Trump and COVID

October 1st, 2020

I’m trying to figure out how I feel about thew news that Trump has COVID.

While I’ll be the first to admit that him dying of the disease that he helped spread would be a very poetic end, I also suspect I’d find it deeply unsatisfying. This is partially because I have two entirely contradictory thoughts about it – one of which I wish I didn’t have, because it speaks to me having a flaw that seems to be common to humans, and the other which I think most people would agree is reasonable.

The first thought is a desire to see him punished for the massive harm he’s done to our world and the people in it. While it’s true Trump hasn’t hurt as many people as Dubya, he has hurt millions and millions of people and made the world a less safe and less desirable to live in place. I generally don’t think we should punish people, although we should set them up for situations that invite rehabilitation, but there is a part of me that wants Trump to get repeatedly beaten by the very cops he told to be more violent when arresting people, and wants him to hear the slam of the jail cell and feel the steel bracelets and know that ultimately he did not get away with it. I don’t really like what this thought says about me – I know that anger is a reasonable response to being hurt and Trump has hurt us all, but I also don’t think it does any good for anyone to hurt back simply because we’ve been hurt.

The second thought is a desire for redemption for Trump. I want some sort of Hollywood-style character arc where he learns and grows, and if he dies now that becomes impossible – whereas if he lives through COVID but faces some of the fears that I would imagine are associated with having it and realizes some of what he’s done to the world maybe he can be a tiny smidge less self centered and less horrible in the future. I think this is something we should all want for each other.

Anyway, for the second reason I am going to wish him a full recovery but hopefully enough of a symptomatic experience to learn some things.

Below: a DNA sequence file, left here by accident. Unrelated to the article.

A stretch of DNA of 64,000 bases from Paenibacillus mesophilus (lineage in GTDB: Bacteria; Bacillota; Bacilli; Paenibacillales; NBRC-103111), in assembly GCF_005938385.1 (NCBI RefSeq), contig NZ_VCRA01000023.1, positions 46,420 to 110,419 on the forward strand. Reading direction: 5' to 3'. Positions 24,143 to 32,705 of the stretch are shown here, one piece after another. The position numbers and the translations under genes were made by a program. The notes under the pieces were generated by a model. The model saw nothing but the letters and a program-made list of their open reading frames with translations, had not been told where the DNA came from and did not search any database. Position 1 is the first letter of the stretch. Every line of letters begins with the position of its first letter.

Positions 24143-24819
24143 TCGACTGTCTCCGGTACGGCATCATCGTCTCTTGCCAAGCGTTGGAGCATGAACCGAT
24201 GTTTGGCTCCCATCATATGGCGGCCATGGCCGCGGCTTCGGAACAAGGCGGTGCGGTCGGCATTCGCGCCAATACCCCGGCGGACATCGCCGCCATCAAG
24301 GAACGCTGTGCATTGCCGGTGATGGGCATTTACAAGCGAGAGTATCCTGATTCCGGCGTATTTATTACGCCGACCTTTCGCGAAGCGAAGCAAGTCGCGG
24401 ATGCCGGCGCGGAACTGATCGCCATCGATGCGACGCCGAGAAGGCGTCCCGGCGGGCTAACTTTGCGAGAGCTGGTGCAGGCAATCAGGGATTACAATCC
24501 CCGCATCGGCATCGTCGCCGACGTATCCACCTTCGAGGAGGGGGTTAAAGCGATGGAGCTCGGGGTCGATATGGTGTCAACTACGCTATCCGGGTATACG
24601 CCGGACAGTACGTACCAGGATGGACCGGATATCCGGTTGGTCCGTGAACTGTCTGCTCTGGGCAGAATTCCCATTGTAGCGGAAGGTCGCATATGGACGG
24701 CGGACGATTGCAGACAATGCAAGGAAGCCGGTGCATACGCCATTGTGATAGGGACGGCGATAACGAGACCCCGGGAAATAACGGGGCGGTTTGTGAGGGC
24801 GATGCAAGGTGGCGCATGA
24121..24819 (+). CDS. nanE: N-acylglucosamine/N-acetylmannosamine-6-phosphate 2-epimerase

Evidence against Christianity

October 1st, 2020

So, of the things that I ponder, ‘what if I’m wrong?’ about, probably the biggest one is religion. However, I was pondering various things that are strong arguments against Christianity – well, in particular, the idea of God.

One very strong argument against a moral intelligent designer is cancer. Cancer would easily be preventable by having our DNA switch between a mode where mutations were possible, for evolutionary purposes, during initial mitosis, and a mode where a CRC is applied to it rather than the simple checksum that currently exists, for runtime purposes. Cancer would be basically impossible.

Now, one can imagine arguments for the experience of earth – a few that have occured to me include that we need something to compare utopia with in order to enjoy it and we sometimes want a challenge, and also the classic ‘this is a configuration screwup’ possibility. It also has occured to me – and I think it’s actually probably pretty likely – that we exist as a side effect of some other process and we’re not actually supposed to exist at all, therefore any system administrators that might exist in the universe have no idea we’re here.

Anyway, it’s also possible we have a incompetent God. But what we clearly *do not* have is a ethical, omnipotent, omnicient God who loves us.

Another good indicator of this is the plethora of religions, many of which encourage awful behavior. Even Christianity apparently failed to stop a number of atrocities of being done in its name, including:

1) The crusades
2) Criminalization of not believing in Christianity – in the middle ages, I would have been put to death for failure to believe. Of course, in the USA, we did something very similar in the 50s with McCarthy
3) Repeated repression of anyone who behaves in “un-christian” ways, including criminalization of things which should not be illegal just because Christians don’t like them

But, beyond this, all these “There can be only one” religions increase the risk of wars – and they’re not likely to all be true. And it would be pretty horrific if they were. Since all the “there can only be one” religions have different tenants, they can’t all be true (well, barring certain multiple reality possibilities).

It is a interesting question, though – God might just believe in freedom of the press. And not care how many people get hurt. but that makes the claim of being omniscient, omnipotent, and loving us again seem unlikely.

Part of the political picture

October 1st, 2020

So, from where I sit, the left is currently concerned about the right because the right is making decisions that may well lead to the extinction of the human race – no, global warming isn’t going to kill us, but the attitude the right has towards our ecosystem very likely will sooner or later – you can only knock so many steps out of the food chain before something crashes, and beyond that our increasing population and attempt at a increasing economic level of production is going to sooner or later break our ecosystem and leave us dead.